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Collaborative learning conference and education tool reaches 25,000 users
Wondering what school will be like for the next generation? Check out Elluminate.
It gives an instructor the ability to hold a web conference with up to 300 participants, host interactive displays, video streaming, private-but-moderated chats between participants and just about every function a teacher could want in an online classroom. Last week, the company announced it’s social network, LearnCentral, which launched in June of this year, has reached 25,000 members worldwide.
The company says its mission is to help “create a 21st century teaching, learning, and collaboration environment” and is being used for corporate training and seminars as well as instruction. I watched one of its recorded sessions—a seminar with “World is Open” author and Education 2.0 guru Curtis Bonk—to check out the functionality.
In the screenshot below, the far-left column list participants, who interacted with emoticons (smile, applaud, etc) during the seminar. The next column to the right displays the live chat, and the “White board” can be made interactive by the moderator, or used for simple display. At one point, participants were invited to plot their locale on a map, and little red dots filled up the U.S. and a few regions in Canada and England. When the presenter was speaking about his webpage, another window popped up on screen displaying the site.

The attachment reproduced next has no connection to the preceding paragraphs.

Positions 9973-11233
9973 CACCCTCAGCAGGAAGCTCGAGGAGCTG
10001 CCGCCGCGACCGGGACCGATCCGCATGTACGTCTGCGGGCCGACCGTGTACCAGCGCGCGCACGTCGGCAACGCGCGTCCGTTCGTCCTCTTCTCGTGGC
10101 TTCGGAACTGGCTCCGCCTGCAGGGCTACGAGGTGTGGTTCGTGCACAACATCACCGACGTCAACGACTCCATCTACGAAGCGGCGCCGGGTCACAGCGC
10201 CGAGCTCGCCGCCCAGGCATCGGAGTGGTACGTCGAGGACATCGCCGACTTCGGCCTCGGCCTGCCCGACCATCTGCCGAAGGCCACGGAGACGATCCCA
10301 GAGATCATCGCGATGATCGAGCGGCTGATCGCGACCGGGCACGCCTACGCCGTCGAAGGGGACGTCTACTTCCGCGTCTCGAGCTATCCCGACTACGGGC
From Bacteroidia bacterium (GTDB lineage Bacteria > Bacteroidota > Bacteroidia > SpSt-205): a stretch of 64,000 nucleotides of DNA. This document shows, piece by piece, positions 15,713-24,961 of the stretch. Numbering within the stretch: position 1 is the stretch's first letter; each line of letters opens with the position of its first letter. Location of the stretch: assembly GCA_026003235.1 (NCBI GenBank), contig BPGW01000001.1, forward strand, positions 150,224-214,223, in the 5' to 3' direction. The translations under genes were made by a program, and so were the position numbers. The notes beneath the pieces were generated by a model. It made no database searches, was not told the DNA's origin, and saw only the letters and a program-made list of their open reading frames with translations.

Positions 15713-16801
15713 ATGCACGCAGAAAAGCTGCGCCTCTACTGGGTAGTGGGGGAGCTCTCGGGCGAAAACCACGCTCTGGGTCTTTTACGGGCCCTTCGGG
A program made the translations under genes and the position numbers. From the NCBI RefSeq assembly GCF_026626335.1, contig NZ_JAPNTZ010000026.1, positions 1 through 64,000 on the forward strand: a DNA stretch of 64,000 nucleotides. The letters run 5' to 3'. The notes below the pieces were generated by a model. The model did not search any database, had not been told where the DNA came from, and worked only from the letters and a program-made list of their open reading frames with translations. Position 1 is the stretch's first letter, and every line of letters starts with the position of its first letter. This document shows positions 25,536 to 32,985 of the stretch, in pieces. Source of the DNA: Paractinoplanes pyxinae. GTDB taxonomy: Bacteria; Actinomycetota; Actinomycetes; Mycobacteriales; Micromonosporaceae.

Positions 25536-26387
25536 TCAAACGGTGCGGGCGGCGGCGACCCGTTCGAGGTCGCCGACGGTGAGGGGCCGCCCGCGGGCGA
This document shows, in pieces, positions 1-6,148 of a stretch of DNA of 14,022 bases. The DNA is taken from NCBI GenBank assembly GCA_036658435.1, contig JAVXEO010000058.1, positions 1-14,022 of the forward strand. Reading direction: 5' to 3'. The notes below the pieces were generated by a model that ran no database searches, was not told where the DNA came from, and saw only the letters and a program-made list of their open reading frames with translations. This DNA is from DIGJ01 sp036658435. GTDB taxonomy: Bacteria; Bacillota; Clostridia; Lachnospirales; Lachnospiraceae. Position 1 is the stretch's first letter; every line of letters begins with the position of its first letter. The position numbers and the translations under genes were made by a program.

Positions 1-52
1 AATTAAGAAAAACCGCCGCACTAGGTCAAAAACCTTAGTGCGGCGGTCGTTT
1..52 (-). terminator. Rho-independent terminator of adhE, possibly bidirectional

During Q and A, participants indicate their desire to ask a question and the moderator can make individuals audible to the whole crowd. The functions that enable students to talk to each other while moderated seemed like a particularly interesting pedagogical tool that could enable social learning while enabling a teacher to correct any erroneous notions proliferated within the class.
A number of higher institutions including Babson College, Penn State, and University of Illinois, Springfield, as well as several k=12 schools are using the platform—a sample list is here. Sun Microsystems and EMD biosciences use it for training, Princeton Review uses it for its test prep courses, and Alabama and Ohio use the platform for professional development in their state education departments.
Elluminate was founded in 2001 by serial entrepreneur Nashir Samanani and Mike Mabey who worked together at EraSoft Technologies. The privately-held company said it doesn’t comment on financials, and declined to say if they’ve received any venture funding.
Classroom image credit: Cornell.edu.
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